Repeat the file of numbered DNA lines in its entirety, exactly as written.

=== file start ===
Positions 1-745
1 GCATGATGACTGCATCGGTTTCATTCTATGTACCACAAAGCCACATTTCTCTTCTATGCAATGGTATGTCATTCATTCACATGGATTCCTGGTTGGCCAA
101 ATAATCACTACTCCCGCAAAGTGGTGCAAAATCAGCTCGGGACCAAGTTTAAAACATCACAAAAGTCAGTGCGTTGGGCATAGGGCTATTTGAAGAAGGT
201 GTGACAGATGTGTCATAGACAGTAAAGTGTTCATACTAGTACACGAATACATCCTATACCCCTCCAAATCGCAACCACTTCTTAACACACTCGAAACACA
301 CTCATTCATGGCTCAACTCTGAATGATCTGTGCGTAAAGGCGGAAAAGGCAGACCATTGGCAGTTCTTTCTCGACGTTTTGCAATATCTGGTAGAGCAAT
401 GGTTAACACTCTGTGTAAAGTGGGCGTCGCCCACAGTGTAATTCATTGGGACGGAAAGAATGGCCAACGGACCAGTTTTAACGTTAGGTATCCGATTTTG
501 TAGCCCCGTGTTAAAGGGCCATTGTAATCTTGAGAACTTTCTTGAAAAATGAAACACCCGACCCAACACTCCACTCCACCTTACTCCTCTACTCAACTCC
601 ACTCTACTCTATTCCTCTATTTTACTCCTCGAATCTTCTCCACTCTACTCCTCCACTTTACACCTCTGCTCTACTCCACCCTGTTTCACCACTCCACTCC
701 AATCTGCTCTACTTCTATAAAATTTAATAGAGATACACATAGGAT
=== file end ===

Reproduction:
Positions 1-745
1 GCATGATGACTGCATCGGTTTCATTCTATGTACCACAAAGCCACATTTCTCTTCTATGCAATGGTATGTCATTCATTCACATGGATTCCTGGTTGGCCAA
101 ATAATCACTACTCCCGCAAAGTGGTGCAAAATCAGCTCGGGACCAAGTTTAAAACATCACAAAAGTCAGTGCGTTGGGCATAGGGCTATTTGAAGAAGGT
201 GTGACAGATGTGTCATAGACAGTAAAGTGTTCATACTAGTACACGAATACATCCTATACCCCTCCAAATCGCAACCACTTCTTAACACACTCGAAACACA
301 CTCATTCATGGCTCAACTCTGAATGATCTGTGCGTAAAGGCGGAAAAGGCAGACCATTGGCAGTTCTTTCTCGACGTTTTGCAATATCTGGTAGAGCAAT
401 GGTTAACACTCTGTGTAAAGTGGGCGTCGCCCACAGTGTAATTCATTGGGACGGAAAGAATGGCCAACGGACCAGTTTTAACGTTAGGTATCCGATTTTG
501 TAGCCCCGTGTTAAAGGGCCATTGTAATCTTGAGAACTTTCTTGAAAAATGAAACACCCGACCCAACACTCCACTCCACCTTACTCCTCTACTCAACTCC
601 ACTCTACTCTATTCCTCTATTTTACTCCTCGAATCTTCTCCACTCTACTCCTCCACTTTACACCTCTGCTCTACTCCACCCTGTTTCACCACTCCACTCC
701 AATCTGCTCTACTTCTATAAAATTTAATAGAGATACACATAGGAT